Sinking Boats in Early Years Services
I’ve recently moved house, and discovered that I’d underestimated just how stressful that can be! What is it about all those situations that are ‘right up there’ on the Richter Scale of stressful life events?…having a baby, changing jobs, relationship breakdowns, moving house? Each one is a transition from one situation to another- placing us ‘up the creek without a paddle’ or ‘out in the middle of a lake and having to step from a sinking boat into another boat’. I think that image on one of the ‘Ups ‘n Downs’ cards (right) produced by Innovative Resources, says it all about transitions- particularly about our discomfort when we’re in that wobbly no-man’s-land between one state or place, and the next.
Transitions are tricky for all of us, but can be terrifying for our traumatised children. For a traumatised child, any change at all, can feel threatening. Anything that’s unpredictable or new or surprising (and that includes positive, happy surprises), can tip the traumatised child’s physiology into defensive mode, preparing him to fight or run away from, the ‘enemy’, or to freeze or disengage from reality.
What we all want for children, is for them to be able to play, to learn and to enjoy being with other children and adults. But as Stephen Porges illustrates with his Polyvagal Theory, we can only play, learn and have fun with others when our nervous system detects that all is safe. So our job when working with young children, is largely to help them to feel safe.
I like the notion that predictability is a metaphor for safety. So what can we do to ensure that a child’s normal day in an early years service, is predictable enough for him to be able to play, learn and engage with us?
On my training travels, I’ve been privileged to hear some great ideas shared by early years professionals. Sydney-based psychologist Robyn Dolby has done some wonderful work with pre-schools to embed predictability into the child’s day. Based on the Circle of Security model, parents and staff receive training which puts them all ‘on the same page.’ One pre-school chose to particularly focus on the children’s ‘comings and goings’: arriving at a Centre and leaving at the end of the day, being major transitions for young children when they ‘step out of one boat and into another’.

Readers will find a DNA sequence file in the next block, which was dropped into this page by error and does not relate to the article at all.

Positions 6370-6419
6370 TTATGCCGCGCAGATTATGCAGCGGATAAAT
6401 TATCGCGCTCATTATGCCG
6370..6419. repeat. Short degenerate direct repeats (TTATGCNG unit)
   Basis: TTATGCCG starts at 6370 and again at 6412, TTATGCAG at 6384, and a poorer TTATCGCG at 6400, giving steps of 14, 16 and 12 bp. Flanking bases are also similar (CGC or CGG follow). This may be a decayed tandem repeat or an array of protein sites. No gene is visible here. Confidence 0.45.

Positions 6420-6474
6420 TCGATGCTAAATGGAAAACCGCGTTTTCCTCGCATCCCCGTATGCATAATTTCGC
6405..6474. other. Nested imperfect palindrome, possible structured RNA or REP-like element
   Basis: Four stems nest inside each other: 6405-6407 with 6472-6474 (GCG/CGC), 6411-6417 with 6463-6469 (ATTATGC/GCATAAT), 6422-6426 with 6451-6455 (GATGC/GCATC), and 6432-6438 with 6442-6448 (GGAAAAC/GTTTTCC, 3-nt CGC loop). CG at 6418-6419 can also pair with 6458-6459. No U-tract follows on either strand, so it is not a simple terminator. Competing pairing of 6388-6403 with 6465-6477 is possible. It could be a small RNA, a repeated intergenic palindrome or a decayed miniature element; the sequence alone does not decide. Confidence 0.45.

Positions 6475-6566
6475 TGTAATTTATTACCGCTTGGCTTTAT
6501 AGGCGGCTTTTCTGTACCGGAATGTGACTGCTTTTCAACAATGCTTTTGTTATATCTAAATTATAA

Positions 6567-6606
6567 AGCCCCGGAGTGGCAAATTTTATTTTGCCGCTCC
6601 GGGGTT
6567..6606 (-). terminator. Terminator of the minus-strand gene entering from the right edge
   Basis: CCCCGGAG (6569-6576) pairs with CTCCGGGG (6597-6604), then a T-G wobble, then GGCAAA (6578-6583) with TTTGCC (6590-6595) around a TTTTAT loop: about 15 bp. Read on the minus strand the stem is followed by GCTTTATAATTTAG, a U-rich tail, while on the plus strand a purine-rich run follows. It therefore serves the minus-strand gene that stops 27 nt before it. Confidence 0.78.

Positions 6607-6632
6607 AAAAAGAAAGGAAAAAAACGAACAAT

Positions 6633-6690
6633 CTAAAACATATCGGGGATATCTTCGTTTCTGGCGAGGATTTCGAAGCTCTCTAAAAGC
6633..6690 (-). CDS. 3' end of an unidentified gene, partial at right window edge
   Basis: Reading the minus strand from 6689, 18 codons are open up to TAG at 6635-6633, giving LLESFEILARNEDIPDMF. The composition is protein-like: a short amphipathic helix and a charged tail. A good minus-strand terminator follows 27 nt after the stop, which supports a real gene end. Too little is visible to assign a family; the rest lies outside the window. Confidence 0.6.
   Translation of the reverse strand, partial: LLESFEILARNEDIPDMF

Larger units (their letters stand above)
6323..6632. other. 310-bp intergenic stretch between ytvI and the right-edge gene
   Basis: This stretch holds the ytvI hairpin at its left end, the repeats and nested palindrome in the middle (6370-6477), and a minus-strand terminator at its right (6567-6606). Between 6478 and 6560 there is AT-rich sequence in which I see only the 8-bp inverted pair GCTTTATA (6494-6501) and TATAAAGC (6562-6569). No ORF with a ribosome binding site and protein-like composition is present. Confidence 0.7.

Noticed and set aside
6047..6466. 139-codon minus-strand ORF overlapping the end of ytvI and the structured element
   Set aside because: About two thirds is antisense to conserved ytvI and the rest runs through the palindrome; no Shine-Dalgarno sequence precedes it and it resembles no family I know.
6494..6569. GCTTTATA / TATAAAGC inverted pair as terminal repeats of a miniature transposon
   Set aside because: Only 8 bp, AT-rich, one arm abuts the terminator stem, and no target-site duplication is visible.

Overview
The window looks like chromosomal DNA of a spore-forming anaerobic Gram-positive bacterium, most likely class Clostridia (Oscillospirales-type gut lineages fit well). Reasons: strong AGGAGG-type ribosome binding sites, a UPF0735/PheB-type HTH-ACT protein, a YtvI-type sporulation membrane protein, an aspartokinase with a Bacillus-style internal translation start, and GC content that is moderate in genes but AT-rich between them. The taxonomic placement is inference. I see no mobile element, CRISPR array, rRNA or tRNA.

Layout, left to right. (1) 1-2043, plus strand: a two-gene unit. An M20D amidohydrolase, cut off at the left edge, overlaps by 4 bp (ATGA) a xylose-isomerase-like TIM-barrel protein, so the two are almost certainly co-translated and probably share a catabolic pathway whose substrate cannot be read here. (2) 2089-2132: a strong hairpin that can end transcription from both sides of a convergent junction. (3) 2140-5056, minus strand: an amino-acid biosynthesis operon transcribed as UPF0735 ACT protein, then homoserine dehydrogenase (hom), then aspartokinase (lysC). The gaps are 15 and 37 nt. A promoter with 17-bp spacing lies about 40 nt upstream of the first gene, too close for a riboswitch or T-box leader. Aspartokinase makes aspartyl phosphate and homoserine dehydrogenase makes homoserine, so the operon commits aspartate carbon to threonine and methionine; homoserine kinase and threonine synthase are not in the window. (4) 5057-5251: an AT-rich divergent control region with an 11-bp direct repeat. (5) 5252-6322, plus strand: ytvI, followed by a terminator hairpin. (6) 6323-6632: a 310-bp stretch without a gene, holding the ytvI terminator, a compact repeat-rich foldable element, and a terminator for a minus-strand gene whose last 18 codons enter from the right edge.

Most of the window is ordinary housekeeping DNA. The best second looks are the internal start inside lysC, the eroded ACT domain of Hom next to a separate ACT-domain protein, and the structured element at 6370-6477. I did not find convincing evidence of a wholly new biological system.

Each child has a primary caregiver at the Centre who is always in the same place when the child arrives. The educator stays with the child as he ‘warms up’ before transitioning onto joining the other children. There is a negotiated greeting and goodbye ‘script’ that the child comes to know, as it doesn’t change. The staff also play simple ‘coming and going’ games with the children during the sessions.
The Dalwood Spilstead Service (also in Sydney) ensures that the child knows that on arrival at the centre, he will find the same person in the same place (often doing the same sensory activity). One member of staff told listeners of a radio interview about a little boy who would run his hands back and forth in shaving cream at his familiar table beside his familiar carer for up to 20 minutes, before he felt safe enough and regulated enough, to move on to something else.
Many early years providers like to move the furniture around in the holidays ‘for a change’. But how might it feel for a traumatised child to return after the holidays to find that the home corner is no longer where it used to be? Some have suggested that it’s a good idea to include the children in making decisions about any changes in their play spaces …and to have them help to move furniture etc.
We also need to pay attention to the smaller transitions such as when children move from inside time to outside time, from play time to mat time, from being awake to going to sleep….. I’ve seen some great transitional strategies in practice in Gippsland pre-schools where for instance children sit on a ‘waiting log’ when they’ve packed up their outside equipment and are waiting for the rest of the children. Once all the children are on the log, staff might lead a special song that indicates it’s time to move back inside. Another idea involved children planting a representation of themselves (a laminated photo of their hand) in a pot of sand whenever they moved from inside to outside and vice versa.
If we listed every one of the times we ask young children to step from one boat to another on any ordinary day, we’d probably be surprised at the number of times we potentially make them feel unsafe every day. You can’t underestimate just how stressful change can be!